Table 2: Effect of environmental factors on kidney development and programming of renal dysfunction and blood pressure.

FactorsPhenotypeReferences

Maternal low-protein dietLBW, decreased nephron number, and salt-sensitive hypertension[16, 38, 5558]
Maternal cigarette smokingHypertension[5963]
Alcohol useDecreased nephron number[6467]
SteroidsDecreased nephron number and hypertension[6871]
Vitamin A deficiencyRat-renal hypoplasia[72]
Iron deficiencyRat-decreased birth weight and hypertension Rat-decreased nephron number and hypertension [73, 74]
High-salt dietRat-hypertension in an offspring, children-increased responsiveness of blood pressure to changes in dietary salt intake[75, 76]
Glucocorticoid exposureDecreased GFR and reduced number of nephrons hypertension[56, 68, 7779]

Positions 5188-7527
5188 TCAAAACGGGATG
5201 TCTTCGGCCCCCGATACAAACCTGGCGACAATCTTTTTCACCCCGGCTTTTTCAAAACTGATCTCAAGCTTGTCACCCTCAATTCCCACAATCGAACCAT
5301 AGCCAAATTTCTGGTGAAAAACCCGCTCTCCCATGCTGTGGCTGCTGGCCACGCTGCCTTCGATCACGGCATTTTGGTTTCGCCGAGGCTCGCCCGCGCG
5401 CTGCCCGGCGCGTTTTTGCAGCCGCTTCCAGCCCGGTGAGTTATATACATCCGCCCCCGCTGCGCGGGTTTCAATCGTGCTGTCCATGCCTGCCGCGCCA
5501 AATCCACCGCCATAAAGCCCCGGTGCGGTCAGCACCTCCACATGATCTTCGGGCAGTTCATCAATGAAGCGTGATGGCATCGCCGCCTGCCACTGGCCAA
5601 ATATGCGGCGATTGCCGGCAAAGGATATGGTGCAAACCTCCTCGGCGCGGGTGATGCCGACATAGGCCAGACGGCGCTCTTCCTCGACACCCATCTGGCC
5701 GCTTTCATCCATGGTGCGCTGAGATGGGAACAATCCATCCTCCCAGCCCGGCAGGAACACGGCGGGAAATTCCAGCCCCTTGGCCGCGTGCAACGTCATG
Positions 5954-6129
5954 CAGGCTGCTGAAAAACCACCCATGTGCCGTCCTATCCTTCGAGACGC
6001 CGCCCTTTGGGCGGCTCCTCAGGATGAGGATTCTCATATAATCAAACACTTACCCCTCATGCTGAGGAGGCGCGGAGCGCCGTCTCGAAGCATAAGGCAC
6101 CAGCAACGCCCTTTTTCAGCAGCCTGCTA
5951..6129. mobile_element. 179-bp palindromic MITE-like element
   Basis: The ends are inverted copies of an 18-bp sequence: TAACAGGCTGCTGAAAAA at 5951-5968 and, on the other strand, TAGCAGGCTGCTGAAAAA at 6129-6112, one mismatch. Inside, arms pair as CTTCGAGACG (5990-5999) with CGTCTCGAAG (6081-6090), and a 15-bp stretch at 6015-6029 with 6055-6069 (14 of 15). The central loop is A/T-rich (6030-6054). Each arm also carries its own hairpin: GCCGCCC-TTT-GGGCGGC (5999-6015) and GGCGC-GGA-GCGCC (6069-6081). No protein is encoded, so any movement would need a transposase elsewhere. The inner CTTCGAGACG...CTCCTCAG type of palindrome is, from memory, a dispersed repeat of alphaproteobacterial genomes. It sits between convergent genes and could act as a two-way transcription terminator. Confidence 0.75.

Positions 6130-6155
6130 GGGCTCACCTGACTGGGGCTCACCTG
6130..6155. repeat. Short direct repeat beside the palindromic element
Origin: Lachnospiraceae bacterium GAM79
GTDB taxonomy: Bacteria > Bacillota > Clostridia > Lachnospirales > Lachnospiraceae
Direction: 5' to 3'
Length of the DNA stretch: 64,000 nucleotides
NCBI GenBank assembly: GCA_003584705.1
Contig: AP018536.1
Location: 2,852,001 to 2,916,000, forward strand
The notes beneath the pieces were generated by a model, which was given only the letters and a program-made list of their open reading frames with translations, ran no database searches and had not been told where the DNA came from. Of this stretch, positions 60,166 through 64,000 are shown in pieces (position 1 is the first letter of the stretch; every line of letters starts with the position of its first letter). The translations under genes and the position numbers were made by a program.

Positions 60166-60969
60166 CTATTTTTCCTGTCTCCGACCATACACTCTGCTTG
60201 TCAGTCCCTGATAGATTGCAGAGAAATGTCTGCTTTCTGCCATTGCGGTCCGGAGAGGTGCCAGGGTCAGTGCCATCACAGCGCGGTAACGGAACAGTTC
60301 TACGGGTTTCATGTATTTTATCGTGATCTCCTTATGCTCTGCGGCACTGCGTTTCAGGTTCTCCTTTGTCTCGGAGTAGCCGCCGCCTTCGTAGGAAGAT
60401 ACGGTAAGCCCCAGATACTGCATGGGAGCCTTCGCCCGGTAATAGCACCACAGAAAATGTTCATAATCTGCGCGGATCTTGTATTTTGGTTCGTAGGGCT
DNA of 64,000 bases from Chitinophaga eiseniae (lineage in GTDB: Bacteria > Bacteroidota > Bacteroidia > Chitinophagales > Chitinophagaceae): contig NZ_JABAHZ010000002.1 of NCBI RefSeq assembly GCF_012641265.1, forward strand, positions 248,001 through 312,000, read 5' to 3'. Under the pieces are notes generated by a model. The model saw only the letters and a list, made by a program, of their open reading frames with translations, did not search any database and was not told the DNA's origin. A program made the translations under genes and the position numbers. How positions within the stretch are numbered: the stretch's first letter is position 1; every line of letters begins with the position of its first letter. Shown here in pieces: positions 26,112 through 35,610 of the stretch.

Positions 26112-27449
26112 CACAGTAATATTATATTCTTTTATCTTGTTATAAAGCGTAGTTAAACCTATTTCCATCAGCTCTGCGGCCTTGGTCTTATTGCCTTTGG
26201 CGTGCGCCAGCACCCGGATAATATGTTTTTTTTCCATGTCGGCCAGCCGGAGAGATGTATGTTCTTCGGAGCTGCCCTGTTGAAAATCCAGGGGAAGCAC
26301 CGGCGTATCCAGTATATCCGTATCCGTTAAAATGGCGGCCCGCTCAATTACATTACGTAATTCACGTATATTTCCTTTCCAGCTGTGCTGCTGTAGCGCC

NSAIDsAbnormal glomerular and tubular development[8082]
ACEi/ARBsRenal tubular dysgenesis and hypotension[83]
COX-2 exposureDecreased nephron number and hypertension[84, 85]
GRN363SObesity and increased insulin resistance[86, 87]
GRER22/23KProtect against insulin resistance[88]
TestosteroneDecreased nephron number and proteinuria, hypertension[82, 89]
Uteroplacental insufficiencyRenal hypoplasia[36, 52, 9092]

LBW: low birth weight, GFR: glomerular filtration rate, NSAIDS: nonsteroidal anti-inflammatory drugs, ACEi: angiotensin-converting enzyme inhibitors, ARBs: angiotensin receptor blockers, COX-2: cyclooxygenase-2, and GR: glucocorticoid receptor.